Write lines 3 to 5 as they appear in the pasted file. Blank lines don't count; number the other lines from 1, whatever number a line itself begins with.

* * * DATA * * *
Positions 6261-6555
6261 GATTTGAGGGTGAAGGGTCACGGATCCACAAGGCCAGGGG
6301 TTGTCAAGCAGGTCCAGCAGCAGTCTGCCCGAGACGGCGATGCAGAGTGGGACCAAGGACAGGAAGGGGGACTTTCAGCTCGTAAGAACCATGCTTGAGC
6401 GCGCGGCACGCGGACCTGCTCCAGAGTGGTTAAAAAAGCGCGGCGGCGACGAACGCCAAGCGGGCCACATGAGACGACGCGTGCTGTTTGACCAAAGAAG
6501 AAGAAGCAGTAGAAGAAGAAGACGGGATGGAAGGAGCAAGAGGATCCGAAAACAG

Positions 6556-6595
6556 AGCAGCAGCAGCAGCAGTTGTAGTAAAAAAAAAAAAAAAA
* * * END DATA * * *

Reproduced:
6301 TTGTCAAGCAGGTCCAGCAGCAGTCTGCCCGAGACGGCGATGCAGAGTGGGACCAAGGACAGGAAGGGGGACTTTCAGCTCGTAAGAACCATGCTTGAGC
6401 GCGCGGCACGCGGACCTGCTCCAGAGTGGTTAAAAAAGCGCGGCGGCGACGAACGCCAAGCGGGCCACATGAGACGACGCGTGCTGTTTGACCAAAGAAG
6501 AAGAAGCAGTAGAAGAAGAAGACGGGATGGAAGGAGCAAGAGGATCCGAAAACAG